“I’m embarrassed that I used to urge my Black colleagues to assimilate into the larger society as if they were a wave of immigrants.”
Frederick Allen: I’m not sure “clunky” is the right word, but the change in thinking about race that I consider the most dramatic of the half-century I’ve been studying the subject is the rejection of “colorblind” as a standard we should strive to adopt in race relations. I’m embarrassed that I used to urge my Black colleagues to assimilate into the larger society as if they were a wave of immigrants.
It took me a lot longer than it should have to see that being Black in America is not a matter of skin color but of culture and life experience. My small crusade is for white folks to try to empathize with Black people and to recognize that Black people confront continuing burdens that we do not.
GG: I understand Reckoning with Race to be written primarily for people who look like us. When you conceived of the book, what did you want us to understand? Is there anything you hoped readers of color might take away from it?
FA: I would be delighted to have as many Black readers as possible, with the proviso that there obviously isn’t much I can tell them that’s new about race in America. But my firm conviction is that race relations are never going to make it to higher ground without the participation of white people.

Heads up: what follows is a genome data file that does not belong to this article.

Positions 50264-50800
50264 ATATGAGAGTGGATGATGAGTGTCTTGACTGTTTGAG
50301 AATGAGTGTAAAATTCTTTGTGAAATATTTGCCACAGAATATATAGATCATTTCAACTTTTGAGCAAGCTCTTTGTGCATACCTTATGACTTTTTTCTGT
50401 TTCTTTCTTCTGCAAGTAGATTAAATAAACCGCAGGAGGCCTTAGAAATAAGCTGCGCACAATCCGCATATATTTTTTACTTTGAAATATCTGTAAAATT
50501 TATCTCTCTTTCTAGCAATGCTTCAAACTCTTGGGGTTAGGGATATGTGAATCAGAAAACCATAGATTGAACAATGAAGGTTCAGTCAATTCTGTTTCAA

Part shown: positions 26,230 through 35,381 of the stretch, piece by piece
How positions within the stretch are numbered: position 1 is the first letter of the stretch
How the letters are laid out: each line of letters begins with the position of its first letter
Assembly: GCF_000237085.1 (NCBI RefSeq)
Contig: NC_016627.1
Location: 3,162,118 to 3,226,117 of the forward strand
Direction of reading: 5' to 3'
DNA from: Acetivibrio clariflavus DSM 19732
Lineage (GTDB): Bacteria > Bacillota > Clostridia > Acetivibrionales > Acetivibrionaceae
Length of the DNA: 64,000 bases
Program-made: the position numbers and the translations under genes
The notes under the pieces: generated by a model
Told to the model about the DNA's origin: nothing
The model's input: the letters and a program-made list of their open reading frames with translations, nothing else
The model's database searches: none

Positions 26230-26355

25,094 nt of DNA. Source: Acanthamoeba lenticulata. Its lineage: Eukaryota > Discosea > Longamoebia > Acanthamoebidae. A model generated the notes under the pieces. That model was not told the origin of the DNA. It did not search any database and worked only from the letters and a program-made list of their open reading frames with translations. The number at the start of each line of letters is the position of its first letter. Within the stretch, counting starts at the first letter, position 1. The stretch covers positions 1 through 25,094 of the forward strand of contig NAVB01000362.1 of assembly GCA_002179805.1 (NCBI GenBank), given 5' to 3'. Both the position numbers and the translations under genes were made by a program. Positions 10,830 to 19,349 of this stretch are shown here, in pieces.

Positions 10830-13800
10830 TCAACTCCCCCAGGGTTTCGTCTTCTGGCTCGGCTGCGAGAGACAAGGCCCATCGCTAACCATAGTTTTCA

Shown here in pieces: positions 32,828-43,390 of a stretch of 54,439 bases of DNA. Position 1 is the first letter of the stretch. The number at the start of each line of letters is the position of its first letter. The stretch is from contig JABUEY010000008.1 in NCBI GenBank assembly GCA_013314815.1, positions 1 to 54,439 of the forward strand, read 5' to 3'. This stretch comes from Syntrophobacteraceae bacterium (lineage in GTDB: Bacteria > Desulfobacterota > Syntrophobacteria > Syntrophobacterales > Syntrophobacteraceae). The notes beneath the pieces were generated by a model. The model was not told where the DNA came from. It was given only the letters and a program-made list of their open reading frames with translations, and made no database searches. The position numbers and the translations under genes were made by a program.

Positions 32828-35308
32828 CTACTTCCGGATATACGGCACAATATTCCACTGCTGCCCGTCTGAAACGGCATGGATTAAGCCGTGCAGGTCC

If I have a sermon, it’s that white people of good will who genuinely desire improved race relations should be encouraged, not chided, if they fall short of a standard of anti-racism I find too harsh.
“White people of good will who genuinely desire improved race relations should be encouraged, not chided, if they fall short of a standard of anti-racism I find too harsh.”
My biggest surprise in responses to my book, by the way, has been the discovery of a dividing line that’s generational more than racial — that is, the older the reader, Black or white, the more likely he or she is to appreciate what I have to say. Younger folks, both races, feel I should have come further in my thinking. I was surprised by this but perhaps should not have been.